Hague Intercountry Adoption Convention Accredited
The Hague Convention provides protections for children, birthparents and prospective adoptive parents under internationally agreed upon rules and procedures. Under its framework, member countries work together to help ensure that children are provided with permanent, loving homes and that adoptions take place in the best interest of the child.
IAN fully supports the Hague Convention and is Hague accredited. Its governance over adoptions between the U.S and other participating countries began officially on April 1, 2008. However, IAN has been working for many years toward the values defined in the Hague Convention.
The Department of State has designated two accrediting entities to carry out the accreditation and approval of adoption service providers. The accrediting entities are The Council on Accreditation and The Colorado Department of Human Services.
These two accrediting entities will make accreditation and approval decisions based upon the standards and procedures in federal accreditation regulations ( 22 CFR Part 96). In this role, they will perform a number of tasks, including:
· Determining whether agencies or persons are eligible for accreditation or approval;
· Monitoring the performance of accredited agencies and approved persons;
· Investigating and responding to complaints about accredited agencies and approved persons;
· Taking disciplinary action, when appropriate, against accredited agencies and approved persons;
· Determining whether accredited agencies and approved persons are eligible for renewal of their accreditation or approval;
· Collecting data from accredited agencies and approved persons, maintaining records, and reporting information; and
· Assisting in the transfer of Convention adoption cases and adoption records if an agency or person loses its accreditation or approval.
State Department Oversight
The State Department monitors these accrediting entities to ensure that each performs its functions consistent with the Hague Adoption Convention, the Intercountry Adoption Act (IAA), regulations implementing the IAA, other applicable law, and its agreement with the Department. The State Department conducts regular site visits and conference calls with each accrediting entity as part of this monitoring.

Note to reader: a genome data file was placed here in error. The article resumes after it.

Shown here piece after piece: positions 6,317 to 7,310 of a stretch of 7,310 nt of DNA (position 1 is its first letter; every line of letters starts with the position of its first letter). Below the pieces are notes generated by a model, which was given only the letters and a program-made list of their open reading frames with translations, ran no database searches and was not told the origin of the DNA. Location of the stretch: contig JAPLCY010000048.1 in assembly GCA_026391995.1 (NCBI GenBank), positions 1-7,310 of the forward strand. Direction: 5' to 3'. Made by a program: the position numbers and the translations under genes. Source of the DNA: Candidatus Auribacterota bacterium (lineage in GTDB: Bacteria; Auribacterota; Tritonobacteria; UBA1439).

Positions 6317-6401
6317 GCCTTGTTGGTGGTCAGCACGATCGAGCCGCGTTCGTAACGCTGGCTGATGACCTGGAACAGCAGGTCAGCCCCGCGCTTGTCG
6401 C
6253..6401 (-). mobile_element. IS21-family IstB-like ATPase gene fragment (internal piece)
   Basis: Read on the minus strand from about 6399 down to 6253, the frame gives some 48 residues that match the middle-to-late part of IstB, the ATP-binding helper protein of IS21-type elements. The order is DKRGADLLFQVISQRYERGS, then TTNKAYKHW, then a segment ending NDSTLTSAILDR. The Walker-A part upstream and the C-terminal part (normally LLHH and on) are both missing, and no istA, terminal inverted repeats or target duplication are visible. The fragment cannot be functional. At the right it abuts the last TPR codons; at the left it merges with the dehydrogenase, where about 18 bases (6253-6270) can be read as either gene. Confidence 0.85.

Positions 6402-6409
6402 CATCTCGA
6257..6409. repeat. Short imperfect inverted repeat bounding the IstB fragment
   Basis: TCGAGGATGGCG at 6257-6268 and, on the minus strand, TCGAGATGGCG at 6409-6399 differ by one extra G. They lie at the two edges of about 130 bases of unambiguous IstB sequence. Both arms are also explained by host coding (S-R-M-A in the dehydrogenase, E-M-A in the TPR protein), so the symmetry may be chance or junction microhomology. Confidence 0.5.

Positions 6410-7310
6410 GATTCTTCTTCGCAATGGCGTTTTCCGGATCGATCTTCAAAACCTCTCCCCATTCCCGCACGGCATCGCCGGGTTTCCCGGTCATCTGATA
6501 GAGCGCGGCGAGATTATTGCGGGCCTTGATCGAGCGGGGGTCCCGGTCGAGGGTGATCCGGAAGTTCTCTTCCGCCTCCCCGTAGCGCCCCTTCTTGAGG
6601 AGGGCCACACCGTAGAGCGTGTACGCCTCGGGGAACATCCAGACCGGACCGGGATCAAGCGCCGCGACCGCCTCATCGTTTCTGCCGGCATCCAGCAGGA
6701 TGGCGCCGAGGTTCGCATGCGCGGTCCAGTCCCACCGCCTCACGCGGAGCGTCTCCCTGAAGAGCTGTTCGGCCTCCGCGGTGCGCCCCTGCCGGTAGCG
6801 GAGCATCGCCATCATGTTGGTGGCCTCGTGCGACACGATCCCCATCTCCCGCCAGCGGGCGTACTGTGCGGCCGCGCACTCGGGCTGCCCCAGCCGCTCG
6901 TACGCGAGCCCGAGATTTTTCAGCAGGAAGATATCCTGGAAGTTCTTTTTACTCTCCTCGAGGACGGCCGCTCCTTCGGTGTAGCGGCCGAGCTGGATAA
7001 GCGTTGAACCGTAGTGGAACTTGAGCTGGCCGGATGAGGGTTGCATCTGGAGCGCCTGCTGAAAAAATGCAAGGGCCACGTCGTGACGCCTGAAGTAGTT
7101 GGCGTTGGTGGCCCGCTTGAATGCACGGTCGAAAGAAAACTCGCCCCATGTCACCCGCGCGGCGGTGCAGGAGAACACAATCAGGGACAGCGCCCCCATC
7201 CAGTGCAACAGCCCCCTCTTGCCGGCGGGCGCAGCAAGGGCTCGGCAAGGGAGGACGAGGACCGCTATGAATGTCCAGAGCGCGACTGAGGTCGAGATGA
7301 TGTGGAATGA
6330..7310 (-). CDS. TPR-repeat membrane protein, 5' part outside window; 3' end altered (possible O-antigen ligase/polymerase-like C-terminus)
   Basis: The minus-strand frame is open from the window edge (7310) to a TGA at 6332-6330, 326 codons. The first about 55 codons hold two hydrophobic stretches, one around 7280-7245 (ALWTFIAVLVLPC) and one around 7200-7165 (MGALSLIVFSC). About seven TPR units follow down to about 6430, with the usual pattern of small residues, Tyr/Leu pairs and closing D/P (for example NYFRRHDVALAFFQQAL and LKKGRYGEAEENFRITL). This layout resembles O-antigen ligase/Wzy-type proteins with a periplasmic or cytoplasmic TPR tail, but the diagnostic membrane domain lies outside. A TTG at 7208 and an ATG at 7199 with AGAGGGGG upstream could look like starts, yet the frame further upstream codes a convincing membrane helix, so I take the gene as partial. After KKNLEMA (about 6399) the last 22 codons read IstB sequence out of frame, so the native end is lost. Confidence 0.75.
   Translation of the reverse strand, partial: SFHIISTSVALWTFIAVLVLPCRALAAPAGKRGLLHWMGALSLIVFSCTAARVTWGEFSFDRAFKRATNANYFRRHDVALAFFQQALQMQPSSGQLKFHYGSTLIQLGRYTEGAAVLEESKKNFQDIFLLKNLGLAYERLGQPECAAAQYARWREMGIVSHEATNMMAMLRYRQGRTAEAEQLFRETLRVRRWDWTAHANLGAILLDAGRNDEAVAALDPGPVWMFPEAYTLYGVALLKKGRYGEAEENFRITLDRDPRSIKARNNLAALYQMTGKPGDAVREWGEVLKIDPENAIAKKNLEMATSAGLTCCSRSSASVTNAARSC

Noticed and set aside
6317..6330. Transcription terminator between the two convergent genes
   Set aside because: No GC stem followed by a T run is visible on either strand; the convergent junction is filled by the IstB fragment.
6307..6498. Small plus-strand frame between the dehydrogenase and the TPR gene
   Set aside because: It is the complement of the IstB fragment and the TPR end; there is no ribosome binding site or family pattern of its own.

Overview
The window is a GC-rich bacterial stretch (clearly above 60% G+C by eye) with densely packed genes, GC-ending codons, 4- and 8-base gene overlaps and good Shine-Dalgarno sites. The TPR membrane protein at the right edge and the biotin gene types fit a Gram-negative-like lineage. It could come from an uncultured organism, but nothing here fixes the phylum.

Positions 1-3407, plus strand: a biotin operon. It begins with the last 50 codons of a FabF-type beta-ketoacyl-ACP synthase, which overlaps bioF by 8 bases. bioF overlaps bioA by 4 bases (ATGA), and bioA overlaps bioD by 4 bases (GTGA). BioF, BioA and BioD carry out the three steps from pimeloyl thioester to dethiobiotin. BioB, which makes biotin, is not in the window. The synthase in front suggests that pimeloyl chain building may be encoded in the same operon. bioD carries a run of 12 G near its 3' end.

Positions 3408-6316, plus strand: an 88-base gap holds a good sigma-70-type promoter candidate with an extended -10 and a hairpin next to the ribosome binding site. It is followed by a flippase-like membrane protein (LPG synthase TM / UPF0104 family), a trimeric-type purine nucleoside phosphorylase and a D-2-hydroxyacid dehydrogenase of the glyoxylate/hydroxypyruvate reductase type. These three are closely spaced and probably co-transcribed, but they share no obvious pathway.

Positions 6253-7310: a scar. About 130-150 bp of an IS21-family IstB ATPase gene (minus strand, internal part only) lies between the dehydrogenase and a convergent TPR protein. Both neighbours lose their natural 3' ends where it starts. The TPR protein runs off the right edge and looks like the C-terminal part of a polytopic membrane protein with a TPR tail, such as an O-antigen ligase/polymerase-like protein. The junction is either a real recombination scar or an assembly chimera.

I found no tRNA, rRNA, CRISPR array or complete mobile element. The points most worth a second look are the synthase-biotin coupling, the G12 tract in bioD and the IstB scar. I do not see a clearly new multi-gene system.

The Department has the authority to suspend or cancel an accrediting entity’s designation if it determines the accrediting entity is substantially out of compliance. An accrediting entity may be considered substantially out of compliance with Convention or the IAA under circumstances such as:
· Failing to act in a timely manner when presented with evidence that an accredited/approved adoption service provider is substantially out of compliance with the accreditation standards;
· Accrediting or approving a significant number of agencies or persons whose performance results in the intervention of the Department of State for the purposes of suspension, cancellation, or debarment;
· Failing to perform its responsibilities fairly and objectively;
· Violating prohibitions on conflicts of interests;
· Failing to meet its reporting requirements;
· Failing to protect information or documents that it receives in the course of performing its responsibilities; and
· Failing to monitor frequently and carefully the compliance of accredited/approved adoption service providers with the home study requirements of the Convention.